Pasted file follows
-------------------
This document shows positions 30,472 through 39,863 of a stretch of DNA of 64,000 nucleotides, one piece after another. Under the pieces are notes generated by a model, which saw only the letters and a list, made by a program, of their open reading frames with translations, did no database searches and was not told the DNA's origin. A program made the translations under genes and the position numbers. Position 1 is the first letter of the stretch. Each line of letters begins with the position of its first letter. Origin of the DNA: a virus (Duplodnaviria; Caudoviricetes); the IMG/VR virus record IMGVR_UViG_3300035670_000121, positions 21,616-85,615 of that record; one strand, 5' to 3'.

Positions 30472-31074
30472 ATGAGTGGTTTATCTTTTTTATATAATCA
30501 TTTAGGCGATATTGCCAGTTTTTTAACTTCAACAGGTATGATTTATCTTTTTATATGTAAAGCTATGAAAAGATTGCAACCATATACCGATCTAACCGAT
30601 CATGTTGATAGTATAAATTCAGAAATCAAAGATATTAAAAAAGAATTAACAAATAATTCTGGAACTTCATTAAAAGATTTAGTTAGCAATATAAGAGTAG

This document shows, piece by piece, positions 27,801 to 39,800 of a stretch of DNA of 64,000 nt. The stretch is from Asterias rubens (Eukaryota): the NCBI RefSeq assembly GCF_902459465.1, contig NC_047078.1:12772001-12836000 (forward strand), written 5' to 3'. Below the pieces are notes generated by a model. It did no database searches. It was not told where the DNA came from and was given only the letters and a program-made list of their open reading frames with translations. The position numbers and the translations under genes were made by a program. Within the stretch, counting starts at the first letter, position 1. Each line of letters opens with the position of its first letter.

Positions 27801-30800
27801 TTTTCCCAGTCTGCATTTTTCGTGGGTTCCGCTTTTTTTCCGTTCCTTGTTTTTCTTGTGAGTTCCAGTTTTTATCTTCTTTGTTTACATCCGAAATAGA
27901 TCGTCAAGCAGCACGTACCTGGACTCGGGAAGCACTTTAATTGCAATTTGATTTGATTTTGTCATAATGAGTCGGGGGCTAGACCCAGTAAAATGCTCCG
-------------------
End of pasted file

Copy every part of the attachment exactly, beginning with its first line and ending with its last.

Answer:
This document shows positions 30,472 through 39,863 of a stretch of DNA of 64,000 nucleotides, one piece after another. Under the pieces are notes generated by a model, which saw only the letters and a list, made by a program, of their open reading frames with translations, did no database searches and was not told the DNA's origin. A program made the translations under genes and the position numbers. Position 1 is the first letter of the stretch. Each line of letters begins with the position of its first letter. Origin of the DNA: a virus (Duplodnaviria; Caudoviricetes); the IMG/VR virus record IMGVR_UViG_3300035670_000121, positions 21,616-85,615 of that record; one strand, 5' to 3'.

Positions 30472-31074
30472 ATGAGTGGTTTATCTTTTTTATATAATCA
30501 TTTAGGCGATATTGCCAGTTTTTTAACTTCAACAGGTATGATTTATCTTTTTATATGTAAAGCTATGAAAAGATTGCAACCATATACCGATCTAACCGAT
30601 CATGTTGATAGTATAAATTCAGAAATCAAAGATATTAAAAAAGAATTAACAAATAATTCTGGAACTTCATTAAAAGATTTAGTTAGCAATATAAGAGTAG

This document shows, piece by piece, positions 27,801 to 39,800 of a stretch of DNA of 64,000 nt. The stretch is from Asterias rubens (Eukaryota): the NCBI RefSeq assembly GCF_902459465.1, contig NC_047078.1:12772001-12836000 (forward strand), written 5' to 3'. Below the pieces are notes generated by a model. It did no database searches. It was not told where the DNA came from and was given only the letters and a program-made list of their open reading frames with translations. The position numbers and the translations under genes were made by a program. Within the stretch, counting starts at the first letter, position 1. Each line of letters opens with the position of its first letter.

Positions 27801-30800
27801 TTTTCCCAGTCTGCATTTTTCGTGGGTTCCGCTTTTTTTCCGTTCCTTGTTTTTCTTGTGAGTTCCAGTTTTTATCTTCTTTGTTTACATCCGAAATAGA
27901 TCGTCAAGCAGCACGTACCTGGACTCGGGAAGCACTTTAATTGCAATTTGATTTGATTTTGTCATAATGAGTCGGGGGCTAGACCCAGTAAAATGCTCCG